What is the intended reaction to the content (if there is one)?

We want everything to come up to the surface, like in an earthquake. Then the reader can sift through and find whatever is of interest/use, and (we hope) rebuild new meanings.

Where do you see This Is A Magazine going next?

The publication started as an online flipbook, with micro-animations, from there we moved to streaming QuickTime editions (which we called Peepshows), followed by a PowerPoint issue which was intended to be performed, an animated-gif issue and most recently we are exploring raw programming languages so that the issues can be generated in real-time viewing. During these years we have produced a full-length DVD and read-along giant-picture folio book, a bunch of other Compendia which took various forms, the most recent being “Who I think I am”. Where to next? We have 2 squeaky-new online issues ready to launch including the hidden “jonkers worst comic ever”, and we have started production on a new 2008 compendium called “Trust me, you will not be sorry”, all made from smoke and mirrors and other magic.

With thanks to Andy and Karen Donnachie and also Simon and David at Someone.

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Lovely BUTT

Our favourite gay ‘zine gets made into a book for its 5th birthday.

michael stipe 2.jpg Launched five years ago by Gert Jonkers and Jop Van Bennekom, BUTT magazine sought to present a less shiny, muscle-bound aspect of gay male sexuality and has so far featured turns by fashion designer Bernhard Willhelm and Michael Stipe. Gus Van Sant, Marc Jacob and Casey Spooner are among the other luminaries who have been interviewed by the little pink low-fi mag. But it’s not just about famous people and mates of the contributors. BUTT has also featured a gay dustbin man, a gay farmer and a gay toilet cleaner just for good measure. And all with lovely (and occasionally pretty hardcore) pics by regular contributor (and Turner prize winner) Wolfgang Tillmans.va_butt_book_06.jpg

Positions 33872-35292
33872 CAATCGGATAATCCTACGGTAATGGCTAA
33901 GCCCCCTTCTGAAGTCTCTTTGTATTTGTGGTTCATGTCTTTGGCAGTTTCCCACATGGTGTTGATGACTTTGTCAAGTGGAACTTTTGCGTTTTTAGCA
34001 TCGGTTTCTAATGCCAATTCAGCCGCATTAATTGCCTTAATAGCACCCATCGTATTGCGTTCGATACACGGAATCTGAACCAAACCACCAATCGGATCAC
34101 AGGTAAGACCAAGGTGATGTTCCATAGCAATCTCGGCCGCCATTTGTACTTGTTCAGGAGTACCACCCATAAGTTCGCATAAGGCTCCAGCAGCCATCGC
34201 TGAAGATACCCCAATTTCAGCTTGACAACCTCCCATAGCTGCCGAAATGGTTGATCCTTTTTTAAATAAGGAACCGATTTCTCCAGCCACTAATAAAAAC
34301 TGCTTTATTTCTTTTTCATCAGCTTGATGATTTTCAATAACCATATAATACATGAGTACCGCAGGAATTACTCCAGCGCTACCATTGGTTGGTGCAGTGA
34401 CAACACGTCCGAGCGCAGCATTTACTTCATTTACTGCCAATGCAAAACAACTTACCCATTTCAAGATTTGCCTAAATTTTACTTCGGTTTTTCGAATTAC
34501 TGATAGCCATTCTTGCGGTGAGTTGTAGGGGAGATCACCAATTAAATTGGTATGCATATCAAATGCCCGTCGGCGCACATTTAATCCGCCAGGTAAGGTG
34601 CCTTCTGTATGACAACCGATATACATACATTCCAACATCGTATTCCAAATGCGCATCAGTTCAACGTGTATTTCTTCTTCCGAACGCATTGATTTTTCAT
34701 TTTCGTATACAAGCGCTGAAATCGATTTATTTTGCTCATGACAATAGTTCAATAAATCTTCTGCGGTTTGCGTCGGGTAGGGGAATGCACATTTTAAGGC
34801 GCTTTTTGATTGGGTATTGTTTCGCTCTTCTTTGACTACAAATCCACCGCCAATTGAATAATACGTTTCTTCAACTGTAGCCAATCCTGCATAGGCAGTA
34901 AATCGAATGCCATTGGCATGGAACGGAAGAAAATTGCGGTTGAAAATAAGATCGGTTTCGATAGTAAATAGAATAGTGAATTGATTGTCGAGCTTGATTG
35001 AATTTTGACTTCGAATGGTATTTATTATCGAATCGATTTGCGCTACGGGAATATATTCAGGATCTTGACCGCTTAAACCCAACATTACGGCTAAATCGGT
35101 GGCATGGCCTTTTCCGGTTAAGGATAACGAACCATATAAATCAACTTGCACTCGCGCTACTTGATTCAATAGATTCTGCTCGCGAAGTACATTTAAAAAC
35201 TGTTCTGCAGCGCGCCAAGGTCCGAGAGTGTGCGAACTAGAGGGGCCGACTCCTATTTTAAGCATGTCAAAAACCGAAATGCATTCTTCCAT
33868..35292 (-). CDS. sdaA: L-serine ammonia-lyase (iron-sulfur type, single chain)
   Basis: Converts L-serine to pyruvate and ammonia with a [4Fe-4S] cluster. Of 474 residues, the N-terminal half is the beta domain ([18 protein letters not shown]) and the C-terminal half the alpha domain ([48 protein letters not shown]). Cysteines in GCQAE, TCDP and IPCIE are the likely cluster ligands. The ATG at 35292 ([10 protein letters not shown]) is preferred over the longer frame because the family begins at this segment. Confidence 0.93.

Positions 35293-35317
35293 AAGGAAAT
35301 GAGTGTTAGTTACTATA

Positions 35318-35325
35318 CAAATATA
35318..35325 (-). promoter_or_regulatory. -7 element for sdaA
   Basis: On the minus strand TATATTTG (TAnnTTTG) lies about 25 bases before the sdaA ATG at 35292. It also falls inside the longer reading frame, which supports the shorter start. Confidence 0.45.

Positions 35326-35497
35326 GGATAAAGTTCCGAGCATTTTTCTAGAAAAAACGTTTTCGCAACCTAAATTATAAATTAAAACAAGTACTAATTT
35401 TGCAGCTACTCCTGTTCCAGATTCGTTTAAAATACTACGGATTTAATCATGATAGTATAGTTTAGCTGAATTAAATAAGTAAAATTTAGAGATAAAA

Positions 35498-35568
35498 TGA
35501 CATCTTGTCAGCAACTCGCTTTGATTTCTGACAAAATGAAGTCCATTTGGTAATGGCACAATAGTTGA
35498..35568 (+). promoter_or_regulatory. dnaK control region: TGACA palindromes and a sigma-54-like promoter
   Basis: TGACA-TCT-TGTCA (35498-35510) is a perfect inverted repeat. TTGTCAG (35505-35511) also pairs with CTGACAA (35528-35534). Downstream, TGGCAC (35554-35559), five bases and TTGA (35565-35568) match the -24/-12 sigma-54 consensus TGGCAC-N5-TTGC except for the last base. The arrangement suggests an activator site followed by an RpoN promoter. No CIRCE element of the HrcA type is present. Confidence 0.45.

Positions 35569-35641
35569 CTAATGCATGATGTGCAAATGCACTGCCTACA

Jop, interviewed in this month’s i-D, says of the magazine’s inception:

The whole gay world was so closeted in a way. It felt boring to be homosexual. The subversive side was not being represented in the media, instead it was all about gay pride, all about being a consumer — you just felt like you were just a target for a new deodorant. There was hardly any representation of alternative gay culture at the time. We wanted to do interviews with people that were more real, with no shame. Get people to tell the truth — talk about their fears, or even just talk about something mundane. Hopefully BUTT can suggest that it is cool to be gay again.

Putting the Sex Back into Homosexuality: the Best of BUTT Magazine so far is published by Taschen.

BST cautionary note: BUTT’s content is not for the faint of heart and definitely NSFW — unless you work in Prowler.

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Bush Whacked?

Channel 4 ‘takes out’ George W Bush.

bushcover.jpgTo promote its More 4 drama Death of a President, Channel 4 used the wraparound on News International freesheet thelondonpaper.

Thousands of Londoners got an almighty shock as the ‘headline’ appeared to report the death of one George W Bush. What was particularly smart about this campaign is the photo is modelled on an already iconic image: the near-fatal shooting of Ronald Reagan in 1981. Reagan_assassination.jpgPresidentC4_228x163.jpg

Understandably, both the drama and its ad campaign have been rather controversial. And by working with an actual newspaper, More 4 have successfully blurred the lines between fact and fiction — a brilliantly provocative example of ‘what if?’

[Full disclosure: one of us works for United London, thelondonpaper's ad agency. We did not do the More 4 ad].

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“All That Print Media Shit Doesn’t Matter Anymore”

Says indie musician John Vanderslice.

Picked up by the very intelligent ad-blog adpulp, the interview from DCist demonstrates how the balance of power has shifted from print to people online (emphasis ours):

Q. How do you feel about blogs compared with the mainstream music media?